Thursday, April 23 at 5:30 pm. "Composting: Making Dirt for Earth Week” Lecture by Dr. Steve Gilbert, Institute of Neurotoxicology and Neurological Disorders (INND),
It is not a matter of “IF” we are going to have composting but “WHEN”. We need to be responsible for the organic waste we are generating. Composting of yard and food waste from homes, restaurants, and institutions such as schools and hospitals is absolutely necessary for ensuring a sustainable and healthy environment. Composting has many advantages such as reducing landfill usage, curbing production of green house gases, and creating a useful product. To be successful the public must enthusiastically embrace composting. We aim to increase support for composting by improving the public’s understanding of the benefits of composting and the joys of making dirt.
Co-sponsored by Our Environment.
Tuesday, April 28 at 7:00 pm. SURC Ballroom. Academic Panel: Sexual Slavery in the Wartime Japanese Empire: The Historical Record and the Politics of Memory
For details see
Thursday, April 30 at 5:30 pm. Lecture by Dr. Vincente Rafael (University of Washington) Colonial Contractions: the Philippines Under Spain, the United States and Japan, 1565-1946
This talk will give a brief history of the emergence of the Philippines from a collection of largely autonomous islands with extensive linkages to the rest of Southeast and East Asia to a loosely bounded colonial entity under three global empires: Spain, the United States and Japan. It will show how the nation-state continues to be an imperial artifact even as it seeks to come to terms with its post-colonial condition which includes globalization and an ever-growing overseas population. Finally, it will ask how an understanding of the Philippines nation-state as the site of multiple empires allows us to situate it in comparative perspective to the rest of the world.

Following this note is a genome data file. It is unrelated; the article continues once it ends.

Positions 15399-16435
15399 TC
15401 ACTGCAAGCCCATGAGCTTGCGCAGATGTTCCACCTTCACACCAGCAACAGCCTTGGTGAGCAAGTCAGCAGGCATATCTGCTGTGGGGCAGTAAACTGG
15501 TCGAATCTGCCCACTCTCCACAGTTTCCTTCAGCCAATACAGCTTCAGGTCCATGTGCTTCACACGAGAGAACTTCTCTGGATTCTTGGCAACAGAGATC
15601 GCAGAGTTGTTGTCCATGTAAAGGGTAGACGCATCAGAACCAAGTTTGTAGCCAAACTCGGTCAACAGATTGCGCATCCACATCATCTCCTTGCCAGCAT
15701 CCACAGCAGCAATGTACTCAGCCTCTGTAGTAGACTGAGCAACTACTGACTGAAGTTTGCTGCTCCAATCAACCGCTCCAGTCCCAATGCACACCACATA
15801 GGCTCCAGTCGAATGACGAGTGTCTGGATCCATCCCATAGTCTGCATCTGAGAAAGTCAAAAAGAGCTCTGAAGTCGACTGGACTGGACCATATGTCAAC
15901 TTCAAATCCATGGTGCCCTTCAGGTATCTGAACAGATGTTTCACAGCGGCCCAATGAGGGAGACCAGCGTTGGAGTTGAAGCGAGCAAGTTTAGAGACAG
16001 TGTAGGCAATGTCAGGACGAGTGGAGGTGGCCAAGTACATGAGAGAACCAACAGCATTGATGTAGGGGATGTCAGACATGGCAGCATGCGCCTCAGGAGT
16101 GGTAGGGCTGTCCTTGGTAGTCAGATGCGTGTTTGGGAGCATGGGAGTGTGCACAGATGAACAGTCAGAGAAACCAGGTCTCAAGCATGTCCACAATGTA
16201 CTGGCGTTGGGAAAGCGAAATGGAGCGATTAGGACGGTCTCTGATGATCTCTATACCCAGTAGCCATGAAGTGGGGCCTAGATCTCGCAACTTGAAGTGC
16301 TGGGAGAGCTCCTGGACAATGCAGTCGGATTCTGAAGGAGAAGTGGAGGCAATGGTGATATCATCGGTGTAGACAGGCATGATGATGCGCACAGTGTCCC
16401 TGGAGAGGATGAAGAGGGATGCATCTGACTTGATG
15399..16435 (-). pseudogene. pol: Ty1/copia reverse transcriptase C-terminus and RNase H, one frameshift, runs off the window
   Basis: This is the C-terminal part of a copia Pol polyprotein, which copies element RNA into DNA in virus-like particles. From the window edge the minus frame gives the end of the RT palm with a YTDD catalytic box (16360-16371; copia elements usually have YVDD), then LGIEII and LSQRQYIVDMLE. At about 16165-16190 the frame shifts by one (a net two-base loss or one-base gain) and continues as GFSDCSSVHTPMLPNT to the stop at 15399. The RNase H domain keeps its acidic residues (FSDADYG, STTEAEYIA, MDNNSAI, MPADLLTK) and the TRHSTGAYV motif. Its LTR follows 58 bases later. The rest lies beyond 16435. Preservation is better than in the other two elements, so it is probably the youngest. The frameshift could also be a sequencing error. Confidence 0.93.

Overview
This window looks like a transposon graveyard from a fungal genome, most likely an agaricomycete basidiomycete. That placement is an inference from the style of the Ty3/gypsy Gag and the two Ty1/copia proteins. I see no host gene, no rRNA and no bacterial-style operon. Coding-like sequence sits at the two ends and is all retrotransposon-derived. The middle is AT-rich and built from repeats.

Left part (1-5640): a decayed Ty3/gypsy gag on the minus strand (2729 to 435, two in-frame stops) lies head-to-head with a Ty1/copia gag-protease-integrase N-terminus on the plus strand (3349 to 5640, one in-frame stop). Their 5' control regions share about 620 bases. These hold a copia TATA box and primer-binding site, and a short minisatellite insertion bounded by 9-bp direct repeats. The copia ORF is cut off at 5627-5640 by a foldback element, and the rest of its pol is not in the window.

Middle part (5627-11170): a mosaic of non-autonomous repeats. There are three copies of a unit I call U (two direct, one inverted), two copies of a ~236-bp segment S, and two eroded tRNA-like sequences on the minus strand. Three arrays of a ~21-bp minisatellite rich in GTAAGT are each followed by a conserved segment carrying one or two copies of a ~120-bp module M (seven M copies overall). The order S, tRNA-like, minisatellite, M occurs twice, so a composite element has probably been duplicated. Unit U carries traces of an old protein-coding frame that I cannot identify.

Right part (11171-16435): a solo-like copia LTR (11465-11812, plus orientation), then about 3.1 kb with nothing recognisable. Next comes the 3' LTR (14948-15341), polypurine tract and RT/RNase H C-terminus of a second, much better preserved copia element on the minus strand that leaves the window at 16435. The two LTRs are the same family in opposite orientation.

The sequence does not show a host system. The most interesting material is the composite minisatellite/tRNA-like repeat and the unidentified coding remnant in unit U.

Vicente L. Rafael is Professor of History and Southeast Asian Studies at the University of Washington in Seattle. He is the author of several works on the cultural and political history of the Philippines, including Contracting Colonialism, White Love and Other Events in Filipino History,, Discrepant Histories, and he Promise of the Foreign_ He is currently finishing a book, Motherless Tongues: The Insurgency of Language Amid Wars of Translation. He was born and raised in Manila, educated at the Ateneo de Manila University and subsequently at Cornell University. He has been with UW since 2003.
Saturday, May 9. Basket Making Workshop .11:00 am-2:00 pm.
Saturday, May 9. 4:00 pm. Downton Abbey Tea at the Museum. Students in costume serve tea in Downton Abbey-style to guests. Free, but by reservation only
Thursday, May 28. 5:30 pm. Lecture and Book Signing by Jack Nisbet, reading from his latest book.
A new exhibition on the indigenous arts of the Philippines will open at CWU’s Museum of Culture anTraveling Exhibit Teaches The Facts On Composting
Facts on Composting, a traveling exhibition developed by the Institute for Neurotoxicology and NeuroKIMA TV On The Museum's Homelessness Exhibtion
See Crystal Bui's report, on KIMA TV, on the Museum of Culture and Environment's exhibition on Homel